On a single device, queues can help with bursty traffic. If your traffic is steady like in the example above, then queues won't help you. On the other hand, if you sometimes have 10 TPS and other times have 0 TPS input, then a queue (and even a large queue) can make sense.
Going back to the example from above, our lambda can process at 1 TPS. Let's say that our input is now very bursty where we'll get 10 TPS for 20 seconds and then 0 TPS for 200 seconds. This means that the queue would receive 200 events during the 20 second period and then would drain to 0 events in the 200 second period since no data is coming in and data is flowing out at 1 TPS. If the queue size was 100 like in the earlier example, then the queue would have overflowed and we'd lose 100 events even though in theory the lambda could have eventually processed them if the queue were large enough. So in this case, making the queue capacity at least 200 is reasonable and should minimize any overflow events.
To summarize, if
average TPS input > average TPS output then the queue is going to overflow eventually and it does not matter how big you make the queue. The only options are to 1. increase the output TPS, 2. decrease the input TPS, or 3. accept that you will drop events. When your input TPS is relatively constant, keep the queue size small which will be more memory efficient and will show errors due to overflow sooner than a larger queue. Finding problems like this early on can then encourage you to understand the traffic pattern and processing transaction rate so you can then choose one of the 3 options for dealing with overflows.
In this post I used lambda as an example, so how about some specific recommendations for configuring a lambda's max queue size?
For a pinned lambda which will not scale based on load, start with a queue size of 10 or less. If you're able to calculate the expected incoming TPS and traffic pattern (steady or bursty) then you can change the queue size based on that data. I would not recommend going beyond perhaps 100-500. If your queue is still overflowing at those sizes then you probably need to find another solution instead of just increasing the size.
For on-demand lambdas which do scale based on load I'd recommend that you start with a queue size of 2x the number of worker lambdas that you want to have. This way effectively each worker has its own mini-queue of 2 items. Again, the same recommendations from above apply here too if you understand your traffic pattern and can calculate the optimal queue size.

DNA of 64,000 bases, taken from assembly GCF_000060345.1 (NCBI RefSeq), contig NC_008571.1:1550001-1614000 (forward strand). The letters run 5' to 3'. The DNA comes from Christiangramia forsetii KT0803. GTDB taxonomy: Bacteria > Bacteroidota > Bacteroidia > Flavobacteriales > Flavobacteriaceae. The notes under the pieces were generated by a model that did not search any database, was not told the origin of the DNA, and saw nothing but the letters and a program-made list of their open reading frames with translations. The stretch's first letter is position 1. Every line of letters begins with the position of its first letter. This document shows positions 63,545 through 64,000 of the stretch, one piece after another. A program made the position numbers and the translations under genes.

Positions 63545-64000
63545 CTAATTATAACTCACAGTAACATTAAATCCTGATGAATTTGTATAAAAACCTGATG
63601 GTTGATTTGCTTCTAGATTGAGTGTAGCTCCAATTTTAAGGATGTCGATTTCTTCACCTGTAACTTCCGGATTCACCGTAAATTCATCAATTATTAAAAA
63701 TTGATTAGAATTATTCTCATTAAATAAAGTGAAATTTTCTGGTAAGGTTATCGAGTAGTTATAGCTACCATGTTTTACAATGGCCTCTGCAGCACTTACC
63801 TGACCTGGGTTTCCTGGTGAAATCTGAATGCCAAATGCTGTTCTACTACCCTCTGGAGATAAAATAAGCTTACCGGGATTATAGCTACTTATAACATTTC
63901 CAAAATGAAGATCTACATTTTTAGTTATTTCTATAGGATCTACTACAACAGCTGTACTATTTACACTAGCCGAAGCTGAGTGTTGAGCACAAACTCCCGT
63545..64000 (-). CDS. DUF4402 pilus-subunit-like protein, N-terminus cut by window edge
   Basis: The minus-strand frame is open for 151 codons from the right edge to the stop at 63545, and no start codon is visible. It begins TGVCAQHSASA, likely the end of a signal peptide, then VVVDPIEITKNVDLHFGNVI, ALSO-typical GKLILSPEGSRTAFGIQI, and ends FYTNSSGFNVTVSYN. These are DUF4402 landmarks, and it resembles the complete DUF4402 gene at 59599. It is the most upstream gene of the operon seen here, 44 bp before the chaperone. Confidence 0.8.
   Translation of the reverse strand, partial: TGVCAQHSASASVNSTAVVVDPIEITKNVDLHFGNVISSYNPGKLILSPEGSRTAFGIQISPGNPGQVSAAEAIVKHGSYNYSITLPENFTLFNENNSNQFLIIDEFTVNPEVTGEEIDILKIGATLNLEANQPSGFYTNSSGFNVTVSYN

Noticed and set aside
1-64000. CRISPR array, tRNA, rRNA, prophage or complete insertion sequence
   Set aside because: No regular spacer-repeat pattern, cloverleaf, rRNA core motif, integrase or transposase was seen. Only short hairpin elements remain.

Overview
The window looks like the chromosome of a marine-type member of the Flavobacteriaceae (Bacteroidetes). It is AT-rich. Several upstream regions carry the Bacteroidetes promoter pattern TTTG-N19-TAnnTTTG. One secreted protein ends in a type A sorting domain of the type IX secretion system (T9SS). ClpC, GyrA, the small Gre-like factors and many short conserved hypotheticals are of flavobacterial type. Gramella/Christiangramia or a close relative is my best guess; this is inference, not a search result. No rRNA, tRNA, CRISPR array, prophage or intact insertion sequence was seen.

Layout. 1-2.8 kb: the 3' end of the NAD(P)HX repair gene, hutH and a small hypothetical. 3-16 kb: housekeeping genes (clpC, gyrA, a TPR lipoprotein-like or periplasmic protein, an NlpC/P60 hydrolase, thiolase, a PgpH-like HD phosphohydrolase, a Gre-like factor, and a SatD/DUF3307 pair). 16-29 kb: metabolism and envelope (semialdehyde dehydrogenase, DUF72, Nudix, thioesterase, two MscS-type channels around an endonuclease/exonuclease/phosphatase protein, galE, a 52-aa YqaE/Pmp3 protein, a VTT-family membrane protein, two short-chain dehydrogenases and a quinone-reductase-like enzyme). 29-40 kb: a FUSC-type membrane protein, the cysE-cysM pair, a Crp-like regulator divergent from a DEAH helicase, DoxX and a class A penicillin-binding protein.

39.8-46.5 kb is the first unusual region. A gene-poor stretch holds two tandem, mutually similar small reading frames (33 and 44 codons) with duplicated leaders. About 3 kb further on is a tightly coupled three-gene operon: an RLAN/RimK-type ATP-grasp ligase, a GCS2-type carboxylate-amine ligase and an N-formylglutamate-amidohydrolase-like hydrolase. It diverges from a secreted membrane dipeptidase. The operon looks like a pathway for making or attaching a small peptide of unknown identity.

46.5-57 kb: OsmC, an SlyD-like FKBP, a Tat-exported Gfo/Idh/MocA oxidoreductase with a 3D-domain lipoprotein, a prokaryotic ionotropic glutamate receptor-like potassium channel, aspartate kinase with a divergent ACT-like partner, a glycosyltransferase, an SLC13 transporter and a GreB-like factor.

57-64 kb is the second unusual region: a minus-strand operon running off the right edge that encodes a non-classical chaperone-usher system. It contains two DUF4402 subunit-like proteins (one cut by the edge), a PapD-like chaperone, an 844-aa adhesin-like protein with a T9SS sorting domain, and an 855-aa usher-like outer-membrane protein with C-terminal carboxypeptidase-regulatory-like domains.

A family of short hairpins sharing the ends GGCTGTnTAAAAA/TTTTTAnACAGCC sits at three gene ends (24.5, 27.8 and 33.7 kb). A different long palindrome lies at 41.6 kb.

Stream Manager is a Greengrass component which accepts data locally and then (optionally) exports it to various cloud services. It is effectively a queue, connecting the local device to cloud services, where those cloud services are the consumer of the queue. Since it is a queue, the exact same logic applies to it. If data is written faster than the data is exported to the cloud, then eventually the queue is going to overflow and in this use case, some data would be removed from the queue before being exported. It is very important to understand how quickly data is coming into a stream and how quickly it can be exported based on the cloud service limits and your internet connection.
When publishing from Greengrass to AWS IoT Core, all MQTT messages are queued in what's called the "spooler". This spooler may either store messages in memory or on disk depending on your configuration. The spooler is a queue with a configurable limited size, so again the same logic as to all queues applies to the spooler. AWS IoT Core limits each connection to a maximum of 100 TPS publishing, so if you're attempting to publish faster than 100 TPS through Greengrass, the spooler will inevitably fill up and reject some messages. To resolve this, you'd need to publish more slowly.
For some deeper understanding of queuing see the following resources.